States choosing not to expand medicaid may cost their employers over $1-billion in federal tax penalties annually.
The connection between federal tax penalties and Medicaid expansions maynot be clear to many, but these penalties could be costly to employers in states that do not expand Medicaid for adults.
National tax preparation firm Jackson Hewitt Tax Service released a report thismorning on this topic entitled "State Medicaid Choices and the Hidden Tax Surprises for Employers."
These were some of the findings revealed in the study.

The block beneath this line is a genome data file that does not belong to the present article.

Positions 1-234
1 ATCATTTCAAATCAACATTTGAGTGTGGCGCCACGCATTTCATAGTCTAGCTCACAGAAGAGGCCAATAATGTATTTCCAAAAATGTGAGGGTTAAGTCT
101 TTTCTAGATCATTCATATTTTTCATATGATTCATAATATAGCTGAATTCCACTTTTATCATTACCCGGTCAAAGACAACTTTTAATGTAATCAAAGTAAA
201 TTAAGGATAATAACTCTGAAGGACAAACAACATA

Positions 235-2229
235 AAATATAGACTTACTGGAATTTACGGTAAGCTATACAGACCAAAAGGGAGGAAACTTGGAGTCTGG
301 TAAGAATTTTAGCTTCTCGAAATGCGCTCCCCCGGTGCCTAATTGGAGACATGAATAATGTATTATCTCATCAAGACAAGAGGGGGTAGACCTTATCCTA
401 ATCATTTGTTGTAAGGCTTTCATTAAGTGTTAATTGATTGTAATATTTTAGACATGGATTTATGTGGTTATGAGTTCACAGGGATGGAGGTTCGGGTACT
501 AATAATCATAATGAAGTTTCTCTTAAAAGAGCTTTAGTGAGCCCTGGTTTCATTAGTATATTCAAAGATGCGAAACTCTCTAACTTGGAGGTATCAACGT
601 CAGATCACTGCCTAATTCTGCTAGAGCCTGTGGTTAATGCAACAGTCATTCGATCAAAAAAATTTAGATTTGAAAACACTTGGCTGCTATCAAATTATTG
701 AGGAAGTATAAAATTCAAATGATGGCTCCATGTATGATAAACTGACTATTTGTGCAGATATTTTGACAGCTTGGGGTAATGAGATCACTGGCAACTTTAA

States that do not expand Medicaid for adults leave their large employers exposed to higher federal tax penalties under the ACA.
The federal tax penalties to employers could total $1.03-billion to $1.55-billion each year in the 25 states that have not yet expanded Medicaid for adults.
By way of example, the decision in Texas to forego the Medicaid expansion may increase federal tax penalties on Texas employers by $266 to $399 million each year. Likewise, employers in Florida may pay $169 to $253 million dollars each year in federal tax penalties if the state does not expand Medicaid for adults.
Any projections of the "net" costs of Medicaid expansions should also reflect the very real costs of the federal tax penalties to employers in states that do not expand Medicaid.